Article Date: 12/1/2004

OPTOMETRIC OPINIONS
Colorful Optometric Viewpoints
Practitioner responses on the role of opaque lenses and on fitting keratoconic patients with contact lenses.
By Amber Gaume, OD, and Jan Bergmanson, OD, PhD

The authors conducted two separate practitioner surveys during the 19th annual Cornea, Contact Lens and Contemporary Vision Care Symposium, held by the University of Houston College of Optometry. A state-of-the-art computer program (Com Tec 2000) asked questions of the attendees, and each question typically generated 30 to 38 responses. The Com Tec 2000 instantaneously compiled and displayed these responses for the presenters to discuss. (The results were strictly a sampling, as each keypad that attendees used to enter their responses to questions could record only one response per question.)

Two-thirds of the audience was male, so it's important to recognize that our small, male-dominated sample will limit the impact of these surveys because optometry schools are graduating more and more females. Nevertheless, several interesting revelations about practitioner attitudes came to light in analyzing the responses. We'll review the details of the two surveys as well as the revelations that became apparent.

Survey Number One

Of the attendees questioned for the first survey, 65 percent replied that greater than one-third of their patient base wears soft contact lenses. This is a remarkable finding because the national average is approximately only 10 percent to 12 percent. (However, perhaps the nature of this particular symposium attracting practitioners who have a greater interest in contact lenses and anterior segment has elevated this figure.)

When asked about general attitudes regarding opaque contact lenses, 63 percent of the practitioners surveyed believe that they already use this opportunity to its fullest potential to grow their practices. This was an interesting response as well, because two-thirds also reported that less than 10 percent of the lens wearers in their practices wear opaque tinted lenses, even if just for occasional wear. Also, when asked how often they (or their staff) initiate the suggestion of a cosmetic tinted lens trial to prospective wearers, 50 percent of respondents replied that they never do (they believe that patients will ask them if they're interested). A lack of promotion of opaque contact lenses seems apparent, yet the majority of practitioners surveyed feel as though they're doing a good job. It's well known that patients are more likely to consider a product if their eyecare provider recommends it, however, only 17 percent of respondents seem to take advantage of this notion. So why then, do ODs avoid suggesting to their patients one of the most profitable lenses on the market today?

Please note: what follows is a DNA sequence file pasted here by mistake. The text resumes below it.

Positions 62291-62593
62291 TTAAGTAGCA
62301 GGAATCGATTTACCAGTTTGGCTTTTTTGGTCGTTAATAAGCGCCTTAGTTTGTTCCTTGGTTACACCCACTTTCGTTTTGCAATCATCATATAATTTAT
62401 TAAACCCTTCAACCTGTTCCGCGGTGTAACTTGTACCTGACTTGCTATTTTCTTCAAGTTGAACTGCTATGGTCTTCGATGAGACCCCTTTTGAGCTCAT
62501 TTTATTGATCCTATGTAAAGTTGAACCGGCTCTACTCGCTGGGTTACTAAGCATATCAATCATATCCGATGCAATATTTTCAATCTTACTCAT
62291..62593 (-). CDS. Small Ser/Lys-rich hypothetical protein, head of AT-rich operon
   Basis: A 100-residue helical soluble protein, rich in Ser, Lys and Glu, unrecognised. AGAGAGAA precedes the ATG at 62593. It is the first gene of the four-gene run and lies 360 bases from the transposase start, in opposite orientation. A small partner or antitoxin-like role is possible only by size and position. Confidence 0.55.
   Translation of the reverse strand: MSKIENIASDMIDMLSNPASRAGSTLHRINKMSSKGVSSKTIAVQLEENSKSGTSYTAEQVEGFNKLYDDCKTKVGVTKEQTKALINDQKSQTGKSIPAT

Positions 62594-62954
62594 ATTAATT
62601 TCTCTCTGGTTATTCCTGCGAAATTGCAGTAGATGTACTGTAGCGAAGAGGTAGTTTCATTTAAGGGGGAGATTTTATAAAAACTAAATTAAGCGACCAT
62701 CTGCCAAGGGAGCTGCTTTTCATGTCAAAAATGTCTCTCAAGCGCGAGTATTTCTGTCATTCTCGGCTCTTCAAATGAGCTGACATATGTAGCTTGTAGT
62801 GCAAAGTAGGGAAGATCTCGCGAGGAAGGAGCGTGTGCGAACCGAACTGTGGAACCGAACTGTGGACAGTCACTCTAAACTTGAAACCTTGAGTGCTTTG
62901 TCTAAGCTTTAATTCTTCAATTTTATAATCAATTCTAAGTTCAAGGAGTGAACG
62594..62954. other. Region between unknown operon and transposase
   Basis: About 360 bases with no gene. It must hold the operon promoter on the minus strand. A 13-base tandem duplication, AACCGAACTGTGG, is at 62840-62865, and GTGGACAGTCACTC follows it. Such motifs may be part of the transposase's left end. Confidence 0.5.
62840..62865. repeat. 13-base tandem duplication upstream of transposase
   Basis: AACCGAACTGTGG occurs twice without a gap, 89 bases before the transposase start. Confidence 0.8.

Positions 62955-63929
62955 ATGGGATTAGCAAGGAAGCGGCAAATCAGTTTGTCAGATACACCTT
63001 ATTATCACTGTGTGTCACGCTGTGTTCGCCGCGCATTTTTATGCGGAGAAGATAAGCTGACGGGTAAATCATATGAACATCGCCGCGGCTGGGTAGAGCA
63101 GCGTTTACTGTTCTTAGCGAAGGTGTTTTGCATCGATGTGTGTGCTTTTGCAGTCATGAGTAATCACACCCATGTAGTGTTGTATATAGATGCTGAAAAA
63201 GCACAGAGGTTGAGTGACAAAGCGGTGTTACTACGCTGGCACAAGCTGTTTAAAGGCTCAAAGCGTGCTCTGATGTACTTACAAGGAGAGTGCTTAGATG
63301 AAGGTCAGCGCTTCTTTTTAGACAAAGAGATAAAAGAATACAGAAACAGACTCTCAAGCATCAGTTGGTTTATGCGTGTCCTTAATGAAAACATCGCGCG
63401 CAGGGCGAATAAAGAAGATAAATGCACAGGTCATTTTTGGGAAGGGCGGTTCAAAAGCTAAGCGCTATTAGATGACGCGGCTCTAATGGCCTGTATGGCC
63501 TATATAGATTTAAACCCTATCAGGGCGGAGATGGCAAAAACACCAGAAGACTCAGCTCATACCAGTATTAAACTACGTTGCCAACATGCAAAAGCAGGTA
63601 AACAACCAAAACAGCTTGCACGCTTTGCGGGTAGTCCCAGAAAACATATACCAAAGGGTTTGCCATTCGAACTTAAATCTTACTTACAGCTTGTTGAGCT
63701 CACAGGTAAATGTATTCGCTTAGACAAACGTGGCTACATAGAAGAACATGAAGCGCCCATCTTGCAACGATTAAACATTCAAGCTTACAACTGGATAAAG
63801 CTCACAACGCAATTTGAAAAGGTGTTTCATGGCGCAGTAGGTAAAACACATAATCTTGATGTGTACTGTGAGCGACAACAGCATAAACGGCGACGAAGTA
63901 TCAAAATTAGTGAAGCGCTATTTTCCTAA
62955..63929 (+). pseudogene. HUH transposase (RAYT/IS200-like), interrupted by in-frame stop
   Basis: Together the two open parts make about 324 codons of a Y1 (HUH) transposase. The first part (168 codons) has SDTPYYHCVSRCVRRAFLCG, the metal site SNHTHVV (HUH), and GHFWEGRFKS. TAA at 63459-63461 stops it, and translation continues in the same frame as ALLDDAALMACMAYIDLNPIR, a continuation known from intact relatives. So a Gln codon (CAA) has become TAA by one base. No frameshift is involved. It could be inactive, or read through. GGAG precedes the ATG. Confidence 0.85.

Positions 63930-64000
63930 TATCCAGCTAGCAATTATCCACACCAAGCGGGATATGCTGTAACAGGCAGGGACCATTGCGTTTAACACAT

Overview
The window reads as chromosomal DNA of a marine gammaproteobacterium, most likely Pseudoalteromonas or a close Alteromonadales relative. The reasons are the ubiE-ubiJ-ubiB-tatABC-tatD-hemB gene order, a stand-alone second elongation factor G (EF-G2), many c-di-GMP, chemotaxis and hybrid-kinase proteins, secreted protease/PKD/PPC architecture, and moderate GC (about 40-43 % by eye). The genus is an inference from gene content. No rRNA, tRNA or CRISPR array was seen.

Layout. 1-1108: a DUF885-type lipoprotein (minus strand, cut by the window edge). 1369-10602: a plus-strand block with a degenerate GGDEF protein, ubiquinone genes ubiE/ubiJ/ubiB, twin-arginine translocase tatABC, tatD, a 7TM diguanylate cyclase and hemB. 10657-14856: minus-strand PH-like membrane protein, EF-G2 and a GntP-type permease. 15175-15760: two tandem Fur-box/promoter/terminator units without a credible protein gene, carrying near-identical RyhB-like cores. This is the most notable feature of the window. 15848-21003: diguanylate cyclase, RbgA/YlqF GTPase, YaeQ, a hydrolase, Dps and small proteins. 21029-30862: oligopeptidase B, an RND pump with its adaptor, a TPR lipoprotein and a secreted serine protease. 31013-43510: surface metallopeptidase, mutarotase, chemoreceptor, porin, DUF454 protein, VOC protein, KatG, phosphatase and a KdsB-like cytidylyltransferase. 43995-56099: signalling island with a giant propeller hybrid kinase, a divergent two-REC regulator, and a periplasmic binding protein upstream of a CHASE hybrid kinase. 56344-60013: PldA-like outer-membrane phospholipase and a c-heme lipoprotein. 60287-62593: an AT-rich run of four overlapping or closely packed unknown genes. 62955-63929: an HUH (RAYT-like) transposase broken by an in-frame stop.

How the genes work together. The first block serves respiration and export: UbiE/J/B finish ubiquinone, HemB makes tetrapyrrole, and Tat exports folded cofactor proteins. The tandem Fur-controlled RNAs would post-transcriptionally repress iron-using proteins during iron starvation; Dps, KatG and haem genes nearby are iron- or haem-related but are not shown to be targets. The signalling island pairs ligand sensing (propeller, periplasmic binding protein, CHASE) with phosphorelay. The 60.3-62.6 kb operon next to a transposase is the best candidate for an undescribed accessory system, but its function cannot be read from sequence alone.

Finding a Reason Interestingly enough, more than one-fifth of the practitioners seem to have difficulty combining sales and health care, believing that promoting cosmetic tinted lenses makes them less of a doctor. Of those remaining who don't endorse these lenses, 15 percent replied that the process requires too much time. Of those who do promote tinted lenses, nearly 20 percent replied that they only mention the option half of the time, depending on how far behind schedule they are, while 14 percent suggest cosmetic lenses only if the patient has a medical or cosmetic need. Some practitioners don't wish to promote cosmetic opaque lenses because they believe that these lenses have no place in health care. At the same time, they're opposed to the sale of such devices on the open market. Such an approach is likely to create a demand without a supply.

Could this resistance to promoting opaque tinted lenses be the catalyst for the increase in sales of such lenses on the black market or for the recent attempt to deregulate the sale of "cosmetic" lenses? Can we expect to have it both ways -- no doctor promotion and no one else to sell the option? We have an obvious dilemma on our hands that we must reconcile. We don't have an answer on how best to address this issue, but our survey appears to confirm its existence.